RIDGWAY – The George Gardner Experiential Education Scholarship Fund is a Ridgway organization with a big name and an even bigger heart.
Founded in 2008 following Gardner’s death in a climbing accident on the Grand Teton, the GGEESF has supported the Ridgway School Learn-to-Ski Program and the Ridgway High School Senior Outward Bound River trip. Now it is expanding its umbrella to offer scholarships to Ouray County kids who are motivated and want to further their learning outside of traditional educational settings. With Gardner, that always meant the out-of-doors.
Programs that will be supported by the new GGEESF scholarships include Outward Bound, the National Outdoor Leadership School, accredited snow and avalanche courses, and guide training programs, among others. Scholarships are open to county teens age 15-18. (In future, said GGEESF board member Deb Willits, the fund hopes to be able to offer scholarships in Ouray, San Miguel, and Montrose counties.) Priority will be given to those with financial need. Applications are available at both high schools, from Counselor Rick Williams or from Ouray School Dean of Students Di Rushing.
Gardner taught for years in the school systems in Ridgway, Naturita and Montrose, and he spent many years as a guide with the venerable Exum Mountain Guides in Jackson Hole, Wy. At the Ridgway School, he established the outdoor education program, which included summer rock and winter ice climbing, and the ongoing senior river trip.
“That river trip changes kids’ lives,” Willits said recently. It’s a five-day paddle down the Green River, through Cataract Canyon and its three Big Drops to Lake Powell, usually in the third week of the new school year, as a bonding experience for the seniors.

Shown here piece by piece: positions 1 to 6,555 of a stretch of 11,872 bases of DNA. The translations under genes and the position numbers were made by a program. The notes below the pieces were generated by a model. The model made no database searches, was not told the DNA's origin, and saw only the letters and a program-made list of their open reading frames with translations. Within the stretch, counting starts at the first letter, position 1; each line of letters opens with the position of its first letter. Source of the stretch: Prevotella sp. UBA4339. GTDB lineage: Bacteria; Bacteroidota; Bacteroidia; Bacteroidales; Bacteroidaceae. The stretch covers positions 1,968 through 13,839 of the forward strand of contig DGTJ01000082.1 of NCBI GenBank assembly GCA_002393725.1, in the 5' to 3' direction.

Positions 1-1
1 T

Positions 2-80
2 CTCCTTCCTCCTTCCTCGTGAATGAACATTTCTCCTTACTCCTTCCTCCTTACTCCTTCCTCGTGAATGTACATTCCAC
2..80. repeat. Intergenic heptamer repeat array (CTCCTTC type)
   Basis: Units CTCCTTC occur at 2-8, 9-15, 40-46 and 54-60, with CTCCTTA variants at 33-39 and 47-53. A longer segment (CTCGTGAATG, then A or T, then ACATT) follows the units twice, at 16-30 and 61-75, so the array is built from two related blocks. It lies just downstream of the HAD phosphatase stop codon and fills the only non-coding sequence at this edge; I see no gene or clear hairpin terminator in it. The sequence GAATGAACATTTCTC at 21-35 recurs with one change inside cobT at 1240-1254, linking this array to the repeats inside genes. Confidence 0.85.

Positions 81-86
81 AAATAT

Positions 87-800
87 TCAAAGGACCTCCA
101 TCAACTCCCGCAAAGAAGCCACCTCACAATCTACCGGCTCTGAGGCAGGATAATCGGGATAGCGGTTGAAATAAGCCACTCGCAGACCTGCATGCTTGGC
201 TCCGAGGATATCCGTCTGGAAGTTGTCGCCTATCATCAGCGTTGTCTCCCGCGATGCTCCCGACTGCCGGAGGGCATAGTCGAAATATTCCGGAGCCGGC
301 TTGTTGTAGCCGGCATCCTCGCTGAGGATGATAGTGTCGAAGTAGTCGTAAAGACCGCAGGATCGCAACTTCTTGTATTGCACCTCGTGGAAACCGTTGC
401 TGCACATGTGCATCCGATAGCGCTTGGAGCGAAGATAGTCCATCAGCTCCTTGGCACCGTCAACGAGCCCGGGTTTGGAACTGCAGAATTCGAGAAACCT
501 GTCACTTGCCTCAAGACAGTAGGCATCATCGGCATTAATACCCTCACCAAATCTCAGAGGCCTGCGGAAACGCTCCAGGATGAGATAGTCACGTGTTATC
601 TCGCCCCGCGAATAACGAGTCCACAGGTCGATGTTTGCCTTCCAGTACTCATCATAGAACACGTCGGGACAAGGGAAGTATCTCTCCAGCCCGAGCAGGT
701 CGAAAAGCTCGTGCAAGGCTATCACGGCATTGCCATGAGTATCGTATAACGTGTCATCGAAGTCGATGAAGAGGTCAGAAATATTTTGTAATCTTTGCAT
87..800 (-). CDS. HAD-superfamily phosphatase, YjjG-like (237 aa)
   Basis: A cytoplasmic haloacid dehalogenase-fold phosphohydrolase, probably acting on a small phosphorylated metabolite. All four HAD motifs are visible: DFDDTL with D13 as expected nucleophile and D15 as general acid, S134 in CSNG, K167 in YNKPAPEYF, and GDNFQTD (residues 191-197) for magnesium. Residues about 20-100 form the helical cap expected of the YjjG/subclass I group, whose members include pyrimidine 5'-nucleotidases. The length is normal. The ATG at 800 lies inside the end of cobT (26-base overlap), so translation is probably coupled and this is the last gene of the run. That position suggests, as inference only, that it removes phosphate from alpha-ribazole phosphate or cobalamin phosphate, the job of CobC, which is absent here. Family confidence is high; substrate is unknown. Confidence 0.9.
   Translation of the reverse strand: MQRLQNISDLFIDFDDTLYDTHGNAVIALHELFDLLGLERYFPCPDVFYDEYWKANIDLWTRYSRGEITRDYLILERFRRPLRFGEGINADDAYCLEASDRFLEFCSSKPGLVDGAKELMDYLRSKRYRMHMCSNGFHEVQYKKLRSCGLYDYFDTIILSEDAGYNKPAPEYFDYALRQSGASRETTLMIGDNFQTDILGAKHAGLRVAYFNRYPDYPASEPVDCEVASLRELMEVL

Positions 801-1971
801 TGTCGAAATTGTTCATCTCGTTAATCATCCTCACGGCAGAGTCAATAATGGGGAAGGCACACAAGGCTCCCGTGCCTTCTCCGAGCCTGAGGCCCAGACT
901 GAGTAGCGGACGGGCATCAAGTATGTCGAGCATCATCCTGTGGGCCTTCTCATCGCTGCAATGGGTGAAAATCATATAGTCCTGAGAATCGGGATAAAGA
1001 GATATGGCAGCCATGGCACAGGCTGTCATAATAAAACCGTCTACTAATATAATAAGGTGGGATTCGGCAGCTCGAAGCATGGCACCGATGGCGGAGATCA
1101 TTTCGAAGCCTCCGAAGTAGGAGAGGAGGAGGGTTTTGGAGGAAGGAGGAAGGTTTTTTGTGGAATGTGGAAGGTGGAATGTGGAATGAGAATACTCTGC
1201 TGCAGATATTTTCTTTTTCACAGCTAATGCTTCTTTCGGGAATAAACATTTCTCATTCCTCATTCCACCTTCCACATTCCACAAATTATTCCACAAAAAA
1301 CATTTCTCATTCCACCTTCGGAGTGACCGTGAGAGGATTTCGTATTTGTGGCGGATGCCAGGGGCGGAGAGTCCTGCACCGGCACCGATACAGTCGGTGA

“I’d never been that far away from the world before,” said current Ridgway senior Stephanie Esposito, of her river trip last September. “It was a real challenge for me. You’re forced to really dig deep and try something you wouldn’t ordinarily do. You learn what you are physically capable of doing. You may be exhausted – paddling, paddling – you can’t give up. I felt like I really accomplished something.”
Ryan Parkinson was on the same senior trip. Gardner set it up so that guides with Outward Bound provide the gear and accompany the students and sponsors. It’s not cheap: it costs $600-$700 per paddler. But the GGEESF has been able, with help from the Mount Sneffels Education Foundation and from local philanthropist Gerry Weaver, to defray some or all of the cost for kids who need financial help.
“I knew George pretty well,” Parkinson said. “I used to go skateboarding with him after school. He was a great guy to hang out with. We’d sit and talk about ‘how everything is.’ He was such a mellow guy, humble and excited about life.”
Esposito remembered, “Everyone knew who George was. He’d sub for one of our teachers and get us up and moving, doing brain gyms, cross crawls. He always made us feel better about what we were about to face.”
The guiding world was devastated by Gardner’s death in a fall while free soloing an easy route on The Grand. “I don’t know a single human being who didn’t love George,” said Exum President Jack Turner.
Fellow GGEESF board members Colleen Gardner and Jerry Roberts wrote in the fund’s mission statement: “We believe that profound learning is often facilitated by time spent in the mountains, canyons and rivers to oceans of the world. These experiences give leadership and other life skills an arena in which to develop and flourish.”
So, if you’ve got an idea for experiential learning, or a program you’d like to participate in, pick up a scholarship application. Just call it the George Fund. Shorter name. Heart just as big.